instance method Element#replace

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Element#replace([newContent]) → Element

Replaces element itself with newContent and returns element.

Keep in mind that this method returns the element that has just been removed — not the element that took its place.

newContent can be either plain text, an HTML snippet or any JavaScript object which has a toString() method.

If newContent contains any <script> tags, these will be evaluated after element has been replaced (Element.replace internally calls String#evalScripts).

Note that if no argument is provided, Element.replace will simply clear element of its content. However, using Element.remove to do so is both faster and more standard compliant.

<div id="food">
  <div id="fruits">
    <p id="first">Kiwi, banana <em>and</em> apple.</p>

Passing an HTML snippet:

$('first').replace('<ul id="favorite"><li>kiwi</li><li>banana</li><li>apple</li></ul>');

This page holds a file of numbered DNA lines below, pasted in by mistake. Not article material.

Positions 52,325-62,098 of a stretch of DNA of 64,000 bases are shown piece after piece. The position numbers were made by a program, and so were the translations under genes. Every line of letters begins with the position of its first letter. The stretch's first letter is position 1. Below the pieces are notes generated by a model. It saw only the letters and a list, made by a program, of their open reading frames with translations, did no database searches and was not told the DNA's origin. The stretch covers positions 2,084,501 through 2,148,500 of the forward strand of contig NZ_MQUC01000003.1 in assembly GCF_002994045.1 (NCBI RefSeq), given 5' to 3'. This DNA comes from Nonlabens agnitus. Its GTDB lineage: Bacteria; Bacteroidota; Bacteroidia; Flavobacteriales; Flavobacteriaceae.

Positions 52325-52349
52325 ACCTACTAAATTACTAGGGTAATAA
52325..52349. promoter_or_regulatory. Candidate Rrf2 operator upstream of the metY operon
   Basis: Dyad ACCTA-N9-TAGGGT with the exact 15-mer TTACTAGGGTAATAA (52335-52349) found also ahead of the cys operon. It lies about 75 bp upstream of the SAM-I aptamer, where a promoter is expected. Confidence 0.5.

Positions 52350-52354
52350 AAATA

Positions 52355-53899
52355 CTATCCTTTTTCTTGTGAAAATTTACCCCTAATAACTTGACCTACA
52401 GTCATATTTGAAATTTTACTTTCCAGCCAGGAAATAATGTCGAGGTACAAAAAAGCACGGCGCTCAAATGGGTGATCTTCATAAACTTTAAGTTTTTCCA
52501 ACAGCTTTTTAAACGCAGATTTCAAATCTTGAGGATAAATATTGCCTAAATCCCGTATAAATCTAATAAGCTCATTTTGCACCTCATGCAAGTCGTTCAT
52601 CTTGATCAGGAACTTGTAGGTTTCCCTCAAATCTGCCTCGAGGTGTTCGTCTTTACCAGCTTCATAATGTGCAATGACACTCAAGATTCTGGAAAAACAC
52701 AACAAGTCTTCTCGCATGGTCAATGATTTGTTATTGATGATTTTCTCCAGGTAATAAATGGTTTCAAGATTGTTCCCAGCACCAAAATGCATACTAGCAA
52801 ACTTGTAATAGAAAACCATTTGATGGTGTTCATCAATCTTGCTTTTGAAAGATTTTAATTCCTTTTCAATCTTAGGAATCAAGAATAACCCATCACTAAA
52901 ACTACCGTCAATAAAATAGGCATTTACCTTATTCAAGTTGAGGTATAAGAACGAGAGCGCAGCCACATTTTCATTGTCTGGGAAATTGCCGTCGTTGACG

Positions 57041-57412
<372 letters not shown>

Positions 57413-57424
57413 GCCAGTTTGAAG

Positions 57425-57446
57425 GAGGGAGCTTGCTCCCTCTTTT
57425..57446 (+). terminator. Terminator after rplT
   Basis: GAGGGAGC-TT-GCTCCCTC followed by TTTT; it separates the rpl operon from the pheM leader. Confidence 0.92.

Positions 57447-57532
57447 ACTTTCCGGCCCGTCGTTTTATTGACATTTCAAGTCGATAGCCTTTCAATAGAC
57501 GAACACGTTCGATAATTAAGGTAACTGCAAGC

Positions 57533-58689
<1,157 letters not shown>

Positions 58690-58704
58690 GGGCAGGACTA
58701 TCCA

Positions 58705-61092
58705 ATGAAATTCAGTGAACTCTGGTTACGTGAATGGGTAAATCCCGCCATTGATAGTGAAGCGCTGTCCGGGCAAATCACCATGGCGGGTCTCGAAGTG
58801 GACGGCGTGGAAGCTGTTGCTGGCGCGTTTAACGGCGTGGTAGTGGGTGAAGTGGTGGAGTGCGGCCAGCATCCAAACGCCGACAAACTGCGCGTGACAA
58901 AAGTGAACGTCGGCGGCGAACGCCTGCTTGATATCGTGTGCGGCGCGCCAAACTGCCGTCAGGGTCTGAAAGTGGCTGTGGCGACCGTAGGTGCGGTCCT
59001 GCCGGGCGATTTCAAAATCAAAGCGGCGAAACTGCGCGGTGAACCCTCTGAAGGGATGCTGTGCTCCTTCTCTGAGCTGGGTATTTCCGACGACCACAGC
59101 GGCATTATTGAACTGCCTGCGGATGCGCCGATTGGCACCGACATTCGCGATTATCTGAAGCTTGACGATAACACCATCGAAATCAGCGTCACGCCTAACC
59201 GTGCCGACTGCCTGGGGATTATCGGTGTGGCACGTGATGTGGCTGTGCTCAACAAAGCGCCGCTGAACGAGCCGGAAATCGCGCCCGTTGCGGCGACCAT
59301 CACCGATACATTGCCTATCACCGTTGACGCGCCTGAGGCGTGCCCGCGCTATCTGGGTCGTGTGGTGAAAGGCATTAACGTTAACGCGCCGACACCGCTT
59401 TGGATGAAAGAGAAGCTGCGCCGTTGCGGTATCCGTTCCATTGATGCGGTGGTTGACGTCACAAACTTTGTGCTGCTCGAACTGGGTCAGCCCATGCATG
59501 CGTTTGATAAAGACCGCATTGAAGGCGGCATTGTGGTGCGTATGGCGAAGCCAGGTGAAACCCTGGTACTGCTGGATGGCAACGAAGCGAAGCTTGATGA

// -> Element (p#first)
// -> '<ul id="favorite"><li>kiwi</li><li>banana</li><li>apple</li></ul>'

Again, with a <script> tag thrown in:

$('favorite').replace('<p id="still-first">Melon, oranges <em>and</em> grapes.</p><script>alert("removed!")</script>');
// -> Element (ul#favorite) and prints "removed!" in an alert dialog.
// -> '<p id="still-first">Melon, oranges <em>and</em> grapes.</p>'

With plain text:

$('still-first').replace('Melon, oranges and grapes.');
// -> Element (p#still-first)
// -> 'Melon, oranges and grapes.'

Finally, relying on the toString() method:

// -> Element
// -> '123'

Using Element.replace as an instance method (e.g., $('foo').replace('<p>Bar</p>')) causes errors in Opera 9 when used on input elements. The replace property is reserved on input elements as part of Web Forms 2. As a workaround, use the generic version instead (Element.replace('foo', '<p>Bar</p>')).

This method can be called either as an instance method or as a generic method. If calling as a generic, pass the instance in as the first argument.